The largest living structure in the world, the Great Barrier Reef, is in desperate need of help due to the fact that all 2,300 kilometers of beauty is in danger of going extinct due to coral bleaching. Stretching from the tip of Queensland, Australia, to northeastern Australia, it is to this date the largest coral reef system on our planet. Due to massive coral bleaching, more than half of the reef’s coral have been pronounced extinct.
Coral bleaching occurs when warm weather shines down on the coral for long periods of time. Although bleaching is one factor in the death of the reef, according to the Guardian News, climate change has also played a big factor in the destruction of this beautiful body of water. Home to seventy indigenous groups of mammals and organisms, the possibility of more areas of the reef becoming extinct will ultimately give those creatures no shelter and no food to live of off. However, according to many scientists across the globe, many are saying it may be too late to save it.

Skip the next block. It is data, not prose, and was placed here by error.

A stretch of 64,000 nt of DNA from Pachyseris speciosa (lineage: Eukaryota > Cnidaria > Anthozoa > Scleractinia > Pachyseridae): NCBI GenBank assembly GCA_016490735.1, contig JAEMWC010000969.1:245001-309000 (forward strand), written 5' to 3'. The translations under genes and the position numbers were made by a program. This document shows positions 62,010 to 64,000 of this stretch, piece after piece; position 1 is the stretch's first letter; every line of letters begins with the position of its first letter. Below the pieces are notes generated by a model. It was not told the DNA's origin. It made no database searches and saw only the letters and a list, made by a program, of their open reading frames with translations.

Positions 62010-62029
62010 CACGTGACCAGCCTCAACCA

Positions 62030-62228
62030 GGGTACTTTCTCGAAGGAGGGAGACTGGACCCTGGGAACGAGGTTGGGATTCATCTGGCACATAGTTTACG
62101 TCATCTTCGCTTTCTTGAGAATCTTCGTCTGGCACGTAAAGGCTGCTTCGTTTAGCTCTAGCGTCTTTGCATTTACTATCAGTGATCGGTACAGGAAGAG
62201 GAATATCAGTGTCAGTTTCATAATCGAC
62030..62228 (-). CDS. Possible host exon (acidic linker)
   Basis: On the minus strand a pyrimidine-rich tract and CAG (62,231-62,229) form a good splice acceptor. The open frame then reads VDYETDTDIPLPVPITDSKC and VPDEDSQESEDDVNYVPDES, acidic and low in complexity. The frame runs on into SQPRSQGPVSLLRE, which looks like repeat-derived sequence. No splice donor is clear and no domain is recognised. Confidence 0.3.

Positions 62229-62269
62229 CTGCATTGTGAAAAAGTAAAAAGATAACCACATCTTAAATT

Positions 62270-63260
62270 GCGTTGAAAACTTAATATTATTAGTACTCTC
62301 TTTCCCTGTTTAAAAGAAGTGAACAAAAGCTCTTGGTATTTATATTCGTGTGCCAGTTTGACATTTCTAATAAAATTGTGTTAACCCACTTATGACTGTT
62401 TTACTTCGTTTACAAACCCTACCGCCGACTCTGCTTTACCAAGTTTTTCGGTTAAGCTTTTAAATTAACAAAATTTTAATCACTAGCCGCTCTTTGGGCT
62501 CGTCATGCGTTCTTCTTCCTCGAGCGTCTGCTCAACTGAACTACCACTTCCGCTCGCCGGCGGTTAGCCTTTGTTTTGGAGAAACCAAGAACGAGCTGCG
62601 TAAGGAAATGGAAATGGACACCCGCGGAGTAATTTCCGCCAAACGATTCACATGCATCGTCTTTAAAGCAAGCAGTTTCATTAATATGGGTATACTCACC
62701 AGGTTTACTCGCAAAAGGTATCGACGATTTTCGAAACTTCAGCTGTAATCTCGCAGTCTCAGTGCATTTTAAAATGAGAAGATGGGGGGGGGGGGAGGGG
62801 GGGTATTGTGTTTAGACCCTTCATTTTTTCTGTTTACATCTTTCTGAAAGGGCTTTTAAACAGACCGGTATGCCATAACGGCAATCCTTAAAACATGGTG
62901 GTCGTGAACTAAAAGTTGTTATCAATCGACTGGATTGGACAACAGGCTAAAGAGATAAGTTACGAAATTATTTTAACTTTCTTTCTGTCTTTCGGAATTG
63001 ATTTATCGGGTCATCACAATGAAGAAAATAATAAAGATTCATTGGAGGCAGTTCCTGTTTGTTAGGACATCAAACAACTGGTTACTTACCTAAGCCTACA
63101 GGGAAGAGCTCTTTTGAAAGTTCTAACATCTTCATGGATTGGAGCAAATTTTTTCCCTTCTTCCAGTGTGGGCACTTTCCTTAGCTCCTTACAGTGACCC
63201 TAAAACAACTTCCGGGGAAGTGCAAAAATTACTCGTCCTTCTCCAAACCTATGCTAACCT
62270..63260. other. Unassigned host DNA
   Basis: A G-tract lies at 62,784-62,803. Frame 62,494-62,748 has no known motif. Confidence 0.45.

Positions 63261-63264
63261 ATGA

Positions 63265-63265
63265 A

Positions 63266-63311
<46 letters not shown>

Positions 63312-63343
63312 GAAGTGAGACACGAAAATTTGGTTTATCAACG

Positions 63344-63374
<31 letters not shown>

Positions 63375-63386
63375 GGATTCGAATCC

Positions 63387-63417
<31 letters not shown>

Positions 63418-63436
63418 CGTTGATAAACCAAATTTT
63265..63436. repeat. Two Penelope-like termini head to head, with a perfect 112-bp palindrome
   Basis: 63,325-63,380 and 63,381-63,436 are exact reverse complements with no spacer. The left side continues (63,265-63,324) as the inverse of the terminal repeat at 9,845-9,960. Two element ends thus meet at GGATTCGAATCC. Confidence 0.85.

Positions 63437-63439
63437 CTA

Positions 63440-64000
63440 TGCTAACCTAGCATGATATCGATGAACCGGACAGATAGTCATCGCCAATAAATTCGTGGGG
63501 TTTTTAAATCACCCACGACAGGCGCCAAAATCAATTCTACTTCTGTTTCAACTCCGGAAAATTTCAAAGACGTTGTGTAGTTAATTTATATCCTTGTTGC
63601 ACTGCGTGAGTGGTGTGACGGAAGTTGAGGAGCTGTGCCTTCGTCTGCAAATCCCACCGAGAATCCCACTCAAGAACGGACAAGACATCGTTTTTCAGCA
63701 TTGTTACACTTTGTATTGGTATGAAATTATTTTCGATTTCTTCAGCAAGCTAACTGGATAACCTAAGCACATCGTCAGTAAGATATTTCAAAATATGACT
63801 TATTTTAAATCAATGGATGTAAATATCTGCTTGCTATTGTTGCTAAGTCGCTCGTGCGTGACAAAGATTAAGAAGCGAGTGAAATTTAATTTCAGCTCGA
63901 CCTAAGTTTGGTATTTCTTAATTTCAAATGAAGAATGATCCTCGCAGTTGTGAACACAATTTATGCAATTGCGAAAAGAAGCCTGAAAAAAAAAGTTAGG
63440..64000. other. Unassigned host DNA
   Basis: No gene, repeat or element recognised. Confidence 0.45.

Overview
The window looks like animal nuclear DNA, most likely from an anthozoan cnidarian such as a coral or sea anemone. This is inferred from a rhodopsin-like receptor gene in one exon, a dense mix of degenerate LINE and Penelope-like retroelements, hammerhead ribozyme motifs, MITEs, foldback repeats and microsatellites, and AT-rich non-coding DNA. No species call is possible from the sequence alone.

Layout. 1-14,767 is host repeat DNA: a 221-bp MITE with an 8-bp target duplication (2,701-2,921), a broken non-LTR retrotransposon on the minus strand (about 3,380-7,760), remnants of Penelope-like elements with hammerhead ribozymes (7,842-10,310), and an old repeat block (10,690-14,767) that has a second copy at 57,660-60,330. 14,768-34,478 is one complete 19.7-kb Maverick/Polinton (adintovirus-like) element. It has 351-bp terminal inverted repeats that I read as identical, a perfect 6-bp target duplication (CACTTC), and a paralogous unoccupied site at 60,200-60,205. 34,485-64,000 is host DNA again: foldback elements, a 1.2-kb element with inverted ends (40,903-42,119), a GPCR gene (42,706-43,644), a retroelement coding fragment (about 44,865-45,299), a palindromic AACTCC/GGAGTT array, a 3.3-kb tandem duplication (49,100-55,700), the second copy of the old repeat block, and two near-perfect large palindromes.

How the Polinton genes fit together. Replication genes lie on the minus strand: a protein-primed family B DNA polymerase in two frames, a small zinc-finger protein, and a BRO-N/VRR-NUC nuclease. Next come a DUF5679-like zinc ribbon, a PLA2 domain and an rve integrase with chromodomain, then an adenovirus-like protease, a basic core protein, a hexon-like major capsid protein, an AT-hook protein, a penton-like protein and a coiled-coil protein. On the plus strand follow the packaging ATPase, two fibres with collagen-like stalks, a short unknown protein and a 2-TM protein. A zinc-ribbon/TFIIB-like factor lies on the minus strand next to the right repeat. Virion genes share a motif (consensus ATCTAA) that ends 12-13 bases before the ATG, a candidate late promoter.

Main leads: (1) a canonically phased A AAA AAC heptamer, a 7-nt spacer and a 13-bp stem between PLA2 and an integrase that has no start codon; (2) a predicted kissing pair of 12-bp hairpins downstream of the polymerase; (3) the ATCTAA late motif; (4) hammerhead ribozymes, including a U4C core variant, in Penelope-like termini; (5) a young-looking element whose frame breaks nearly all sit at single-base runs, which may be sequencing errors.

In addition to natural causes, human carelessness also plays a prominent role in the destruction of the reef. Pollution, global warming, and oil spills throughout the world have contributed to the bleaching of the coral and the extinction of many of the prominent groups of organisms that occupy the reef. Vivian Boukhalil (10) stated, “It’s a tragedy that this aquatic masterpiece has gone extinct due to humans’ carelessness.” According to the Guardian News, more than 81 percent of the reef is severely bleached and more polluted than it has ever been before. They later went on to state that the cause is mainly due to global warming.
A lack of understanding of the atrocities that is occurring is due to the fact that visitors of the reef only explore the midsection of Australia’s natural masterpiece. This part is in splendid condition and as of yet has no signs of bleaching or dying coral. The real problem, however, is in the parts in northern Australia. More than six billion dollars is contributed to the Australian government from tourists; therefore, the death of the reef will have a detrimental impact on the economy of Australia.
Strong and immediate action is necessary in order to preserve the other half of beauty that this reef possesses. With the removal of fossil fuels burning into the ocean and oil being used efficiently, the Great Barrier Reef just might have a chance of surviving and preserving its natural beauty.